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Multiparty Privacy in Social Media

Multiparty Privacy in Social Media, illustration

Credit: Peter Crowther Associates;

Over two billion users consume social media to build and participate in online social networks (OSNs), uploading and sharing hundreds of billions of data items.15 OSNs are not only huge in scale, they are predicted to keep growing in the coming years both in the number of users and in the amount of data users upload and share. The vast amount of data in social media is user-generated and personal most of the time, which clearly calls for appropriate privacy preservation mechanisms that allow users to benefit from social media while adequately protecting their personal information. Protecting users' privacy is not only essential to respect the Universal Declaration of Human Rights but also to serve as a first line of defense to mitigate cybercrime and other illegal activities that leverage the data obtained due to privacy breaches in social media, such as social phishing, identity theft, cyberstalking, and cyberbullying.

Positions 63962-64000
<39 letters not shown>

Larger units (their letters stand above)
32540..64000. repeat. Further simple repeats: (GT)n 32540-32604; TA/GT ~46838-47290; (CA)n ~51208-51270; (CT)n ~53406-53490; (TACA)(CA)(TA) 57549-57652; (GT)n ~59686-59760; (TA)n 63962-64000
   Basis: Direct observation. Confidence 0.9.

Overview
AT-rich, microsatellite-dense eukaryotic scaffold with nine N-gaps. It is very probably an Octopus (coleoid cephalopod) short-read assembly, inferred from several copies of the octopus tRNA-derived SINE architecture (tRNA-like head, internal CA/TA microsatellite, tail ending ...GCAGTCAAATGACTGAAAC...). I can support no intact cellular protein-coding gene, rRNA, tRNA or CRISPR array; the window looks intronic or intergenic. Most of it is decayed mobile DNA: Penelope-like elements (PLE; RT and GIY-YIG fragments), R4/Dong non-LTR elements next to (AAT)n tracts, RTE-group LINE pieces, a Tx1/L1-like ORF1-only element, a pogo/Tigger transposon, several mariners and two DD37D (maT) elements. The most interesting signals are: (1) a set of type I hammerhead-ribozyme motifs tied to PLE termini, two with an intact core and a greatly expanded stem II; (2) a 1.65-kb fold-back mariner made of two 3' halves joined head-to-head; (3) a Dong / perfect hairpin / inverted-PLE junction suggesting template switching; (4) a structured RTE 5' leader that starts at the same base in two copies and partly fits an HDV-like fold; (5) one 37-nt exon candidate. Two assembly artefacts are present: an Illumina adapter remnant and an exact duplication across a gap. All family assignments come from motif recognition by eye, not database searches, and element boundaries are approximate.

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There have been many efforts devoted to study privacy in social media and how to protect users' personal information since the very early days of social media, such as explored by Gross and Acquisti.10 However, most of these efforts have focused on privacy from an individual point of view. For instance, advances include research9 and industry16 efforts on helping individual users better target their audience by modeling different relationships and social circles beyond the binary friendship model that is prevalent in most social media. While this has indeed helped to advance the state of the art on the topic, the problem of content affecting the privacy of more than one user at the same time has received little attention.


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